It seems there are times where its possible to arrive at different factoring results. For instance view this problem from the book:

Books Solution:

My Solution:

Both factoring results seem to be correct.

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- June 25th 2012, 11:26 AMallyourbass2212Factoring Result Different than Book Example?
It seems there are times where its possible to arrive at different factoring results. For instance view this problem from the book:

Books Solution:

My Solution:

Both factoring results seem to be correct. - June 25th 2012, 12:07 PMPlatoRe: Factoring Result Different than Book Example?
- June 25th 2012, 12:23 PMHallsofIvyRe: Factoring Result Different than Book Example?
In that case, I would say that " " is also not "factored completely"! The "complete" factoring would be .

Of course that's is specifically "factoring with integer coefficients". Without that restriction, we could also factor as .

Or as

There are, in fact, an infinite number of ways to factor that. Unfortunately, this text box is not large enough for me to show all of them! - June 25th 2012, 01:06 PMrichard1234Re: Factoring Result Different than Book Example?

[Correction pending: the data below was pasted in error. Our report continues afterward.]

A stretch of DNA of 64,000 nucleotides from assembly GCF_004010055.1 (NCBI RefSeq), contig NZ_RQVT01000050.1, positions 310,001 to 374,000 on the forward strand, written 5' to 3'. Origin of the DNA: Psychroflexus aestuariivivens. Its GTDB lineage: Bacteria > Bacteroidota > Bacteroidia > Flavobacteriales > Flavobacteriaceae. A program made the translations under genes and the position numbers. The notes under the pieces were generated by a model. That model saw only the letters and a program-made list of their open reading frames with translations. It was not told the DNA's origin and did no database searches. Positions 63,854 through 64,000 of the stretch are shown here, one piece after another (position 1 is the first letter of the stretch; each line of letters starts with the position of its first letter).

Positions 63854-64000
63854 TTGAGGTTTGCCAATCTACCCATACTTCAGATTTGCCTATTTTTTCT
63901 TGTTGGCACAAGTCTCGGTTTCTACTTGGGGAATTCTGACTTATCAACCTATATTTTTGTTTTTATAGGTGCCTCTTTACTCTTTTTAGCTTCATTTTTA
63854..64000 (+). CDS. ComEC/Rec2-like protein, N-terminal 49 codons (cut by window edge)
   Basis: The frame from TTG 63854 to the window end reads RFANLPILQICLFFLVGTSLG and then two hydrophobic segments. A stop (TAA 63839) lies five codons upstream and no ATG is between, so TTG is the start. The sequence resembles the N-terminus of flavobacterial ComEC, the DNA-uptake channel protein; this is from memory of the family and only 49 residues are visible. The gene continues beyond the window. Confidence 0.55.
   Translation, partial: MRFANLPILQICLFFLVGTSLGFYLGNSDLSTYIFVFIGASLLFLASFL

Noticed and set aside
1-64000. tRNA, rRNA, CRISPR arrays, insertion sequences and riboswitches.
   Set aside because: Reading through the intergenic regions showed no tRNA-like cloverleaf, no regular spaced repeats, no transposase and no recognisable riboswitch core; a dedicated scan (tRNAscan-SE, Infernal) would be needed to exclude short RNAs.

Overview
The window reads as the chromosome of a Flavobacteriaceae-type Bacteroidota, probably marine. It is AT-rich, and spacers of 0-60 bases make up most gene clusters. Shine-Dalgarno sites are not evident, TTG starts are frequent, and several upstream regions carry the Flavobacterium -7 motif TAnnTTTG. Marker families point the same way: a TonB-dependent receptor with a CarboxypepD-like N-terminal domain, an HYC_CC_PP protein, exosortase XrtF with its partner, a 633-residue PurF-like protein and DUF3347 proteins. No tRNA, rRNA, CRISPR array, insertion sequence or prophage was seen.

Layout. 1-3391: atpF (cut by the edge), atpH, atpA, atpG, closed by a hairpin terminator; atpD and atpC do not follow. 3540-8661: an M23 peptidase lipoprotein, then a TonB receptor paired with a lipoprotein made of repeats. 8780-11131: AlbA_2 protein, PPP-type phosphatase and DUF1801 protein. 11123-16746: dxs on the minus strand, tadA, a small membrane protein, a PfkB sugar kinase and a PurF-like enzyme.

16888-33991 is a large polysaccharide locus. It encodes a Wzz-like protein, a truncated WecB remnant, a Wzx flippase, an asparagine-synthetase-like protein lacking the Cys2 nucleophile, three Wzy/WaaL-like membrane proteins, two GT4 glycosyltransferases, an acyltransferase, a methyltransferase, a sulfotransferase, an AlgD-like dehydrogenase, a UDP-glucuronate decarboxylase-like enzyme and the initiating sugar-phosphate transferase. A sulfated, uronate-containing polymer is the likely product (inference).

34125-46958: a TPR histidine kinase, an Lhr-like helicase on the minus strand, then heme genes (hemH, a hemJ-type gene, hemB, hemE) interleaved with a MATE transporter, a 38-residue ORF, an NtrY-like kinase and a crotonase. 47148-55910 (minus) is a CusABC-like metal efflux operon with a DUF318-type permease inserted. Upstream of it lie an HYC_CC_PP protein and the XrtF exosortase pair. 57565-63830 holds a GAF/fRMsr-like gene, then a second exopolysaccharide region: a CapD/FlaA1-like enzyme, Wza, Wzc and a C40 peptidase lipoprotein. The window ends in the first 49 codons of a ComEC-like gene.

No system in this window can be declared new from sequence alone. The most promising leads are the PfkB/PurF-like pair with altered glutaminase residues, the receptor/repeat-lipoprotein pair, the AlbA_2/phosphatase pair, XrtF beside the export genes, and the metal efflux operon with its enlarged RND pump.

Both are correct, but is more completely factored.

There are other examples of polynomials that have several different factorizations, all correct, but don't easily follow from another factorization. - June 25th 2012, 01:27 PMSorobanRe: Factoring Result Different than Book Example?
Hello, allyourbass2212!

Quote:

It seems there are times where its possible to arrive at different factoring results.

. . This is not true.

By definition, "factor" always means "factor**completely**".

Otherwise, we might have this disagreement.

Problem: factor 30.

And you could argue (forever) over who is right.

Actually:

. . and**none of you**factored 30.*completely*

- June 25th 2012, 10:09 PMProve ItRe: Factoring Result Different than Book Example?
To avoid confusing the OP, we should point out that in the context of THIS question, the book appears to be asking to factorise this particular expression COMPLETELY OVER THE RATIONALS.

The highest rational common factor of and is , that is why it has been taken out.

Notice that in your solution, there is still a rational common factor of 2 inside your brackets...